I have lost count of the number of times I’ve played a game for the first time and questioned whether or not the developers ever played previous games – really played. I would rather play a game that, in terms of features and mechanics, does nothing new but perfects upon what we already know to deliver a polished, complete, and fun game than to play one that introduces a lot of new features but perfects nothing and as a result fails to live up to expectations.
If Developers want their games to be trend setters, massive successes, nothing like we’ve seen before, shakers of the foundation, and [insert hyperbole here] then they need to stop with the mad rush towards innovation. Stop with the slew of new ideas. Stop with trying to tack on as much as you can to get a label. Stop trying for mass appeal. Stop trying make the most money you can (A blog post for another time, but think about how this could improve quality and thus improve your success). Stop trying to rush forward and take a step back. Perfect your craft. Until you have perfected the foundation, perfected the fundamentals, you can’t possibly hope to move forward with innovation. Building upon a cracked or unstable/unpolished foundation will only lead to greater failures down the road.
Think back to how many times over the past two years alone have you been disappointed in a new game that was going to change things up. There are several games that I can look back and say “if only they didn’t try to do this, and just stuck with what works, they would have been a success”. It doesn’t have to be that way.
——- Below is additional commentary added to the original post. ——-
This needs a TLDR version. It will probably help those struggling to understand.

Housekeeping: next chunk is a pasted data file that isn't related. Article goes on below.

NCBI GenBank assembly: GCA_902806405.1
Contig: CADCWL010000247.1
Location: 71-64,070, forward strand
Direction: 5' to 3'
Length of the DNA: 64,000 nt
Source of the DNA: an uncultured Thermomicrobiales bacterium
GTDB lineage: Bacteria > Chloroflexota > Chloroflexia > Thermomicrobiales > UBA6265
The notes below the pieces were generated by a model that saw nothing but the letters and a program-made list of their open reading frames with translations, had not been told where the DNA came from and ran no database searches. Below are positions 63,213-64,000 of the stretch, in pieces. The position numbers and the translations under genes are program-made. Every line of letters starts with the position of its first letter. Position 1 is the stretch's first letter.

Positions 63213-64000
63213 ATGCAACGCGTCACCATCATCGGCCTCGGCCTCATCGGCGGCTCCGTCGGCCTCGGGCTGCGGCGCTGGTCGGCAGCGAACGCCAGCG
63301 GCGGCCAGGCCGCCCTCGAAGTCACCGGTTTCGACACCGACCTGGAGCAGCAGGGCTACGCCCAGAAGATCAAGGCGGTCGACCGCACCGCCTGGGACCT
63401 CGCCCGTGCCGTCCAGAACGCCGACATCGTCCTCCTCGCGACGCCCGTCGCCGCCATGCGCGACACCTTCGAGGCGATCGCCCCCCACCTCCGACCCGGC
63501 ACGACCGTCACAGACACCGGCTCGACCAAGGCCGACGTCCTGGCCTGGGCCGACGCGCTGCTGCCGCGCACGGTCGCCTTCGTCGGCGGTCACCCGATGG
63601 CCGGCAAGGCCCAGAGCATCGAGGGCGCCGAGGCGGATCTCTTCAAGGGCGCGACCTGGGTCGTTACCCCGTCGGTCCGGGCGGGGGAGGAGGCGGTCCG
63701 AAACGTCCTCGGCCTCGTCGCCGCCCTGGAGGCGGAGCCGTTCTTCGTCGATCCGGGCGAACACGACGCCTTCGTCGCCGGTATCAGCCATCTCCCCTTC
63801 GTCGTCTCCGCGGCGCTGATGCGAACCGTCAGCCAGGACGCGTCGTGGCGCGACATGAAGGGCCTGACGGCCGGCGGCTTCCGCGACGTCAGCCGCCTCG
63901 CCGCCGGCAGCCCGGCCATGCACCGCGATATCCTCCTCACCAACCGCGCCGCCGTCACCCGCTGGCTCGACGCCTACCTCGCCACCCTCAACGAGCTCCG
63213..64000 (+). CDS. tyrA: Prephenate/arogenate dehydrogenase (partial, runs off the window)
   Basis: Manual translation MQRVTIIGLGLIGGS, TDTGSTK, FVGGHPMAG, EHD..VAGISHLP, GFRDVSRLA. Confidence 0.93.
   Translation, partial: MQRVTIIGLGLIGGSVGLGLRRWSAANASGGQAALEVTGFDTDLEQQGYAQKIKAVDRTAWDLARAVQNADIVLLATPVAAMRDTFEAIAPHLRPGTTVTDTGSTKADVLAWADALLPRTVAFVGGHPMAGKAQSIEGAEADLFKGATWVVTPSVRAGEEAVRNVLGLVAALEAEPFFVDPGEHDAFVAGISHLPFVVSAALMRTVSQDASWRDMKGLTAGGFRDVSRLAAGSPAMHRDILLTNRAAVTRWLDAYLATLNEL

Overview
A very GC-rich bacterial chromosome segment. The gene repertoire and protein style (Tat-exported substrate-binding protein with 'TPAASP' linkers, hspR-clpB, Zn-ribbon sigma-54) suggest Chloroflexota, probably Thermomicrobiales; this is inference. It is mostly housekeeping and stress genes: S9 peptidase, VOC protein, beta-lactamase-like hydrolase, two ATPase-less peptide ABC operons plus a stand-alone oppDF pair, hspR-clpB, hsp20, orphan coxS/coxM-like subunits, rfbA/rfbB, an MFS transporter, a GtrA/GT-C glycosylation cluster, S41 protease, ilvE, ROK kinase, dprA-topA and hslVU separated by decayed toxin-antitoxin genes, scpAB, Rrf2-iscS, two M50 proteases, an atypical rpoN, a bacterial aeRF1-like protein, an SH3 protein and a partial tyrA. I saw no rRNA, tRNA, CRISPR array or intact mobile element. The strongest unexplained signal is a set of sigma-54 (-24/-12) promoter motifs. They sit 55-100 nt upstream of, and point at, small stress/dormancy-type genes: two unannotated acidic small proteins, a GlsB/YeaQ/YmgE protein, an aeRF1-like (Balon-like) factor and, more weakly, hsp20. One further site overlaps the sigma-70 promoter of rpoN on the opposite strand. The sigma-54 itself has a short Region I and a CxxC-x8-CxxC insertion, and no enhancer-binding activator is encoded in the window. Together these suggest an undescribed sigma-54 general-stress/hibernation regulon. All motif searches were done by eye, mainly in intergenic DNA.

1) Make sure you have the fundamental elements of your game in order. The ABC’s should all be there.
2) Perfect the fundamentals.
3) Use what worked if it will make a difference. Do not toss away the past if it means success today!
4) Don’t fix what isn’t broken. Don’t remake what already works.
5) THEN innovate
Games releasing over the next year (many I’m testing and surely many I’m not) do not ensure they have the fundamentals. They’re more concerned with having what it takes to slap on the “MMO” or “FPS” label. They don’t perfect a part of their game that should be perfected; instead they move on with a mediocre foundation. They ignore what worked in the past because they’re afraid of being called the same. They try and change things that are not broken or don’t need to be changed. On top of all of those monumental mistakes they try to innovate and push industry boundaries to boldly go where no game has gone before. The result will be complete failure where it could have been avoided.
Extra special TLDR Version for those extra special people:
A game can include a new and exciting core mechanic, combination of mechanics, and offer something unique, but if they’ve added a slew of things that don’t work or failed to correct mistakes from previous games that are included in their game, then what is the point? <— THAT is the point I’m trying to make.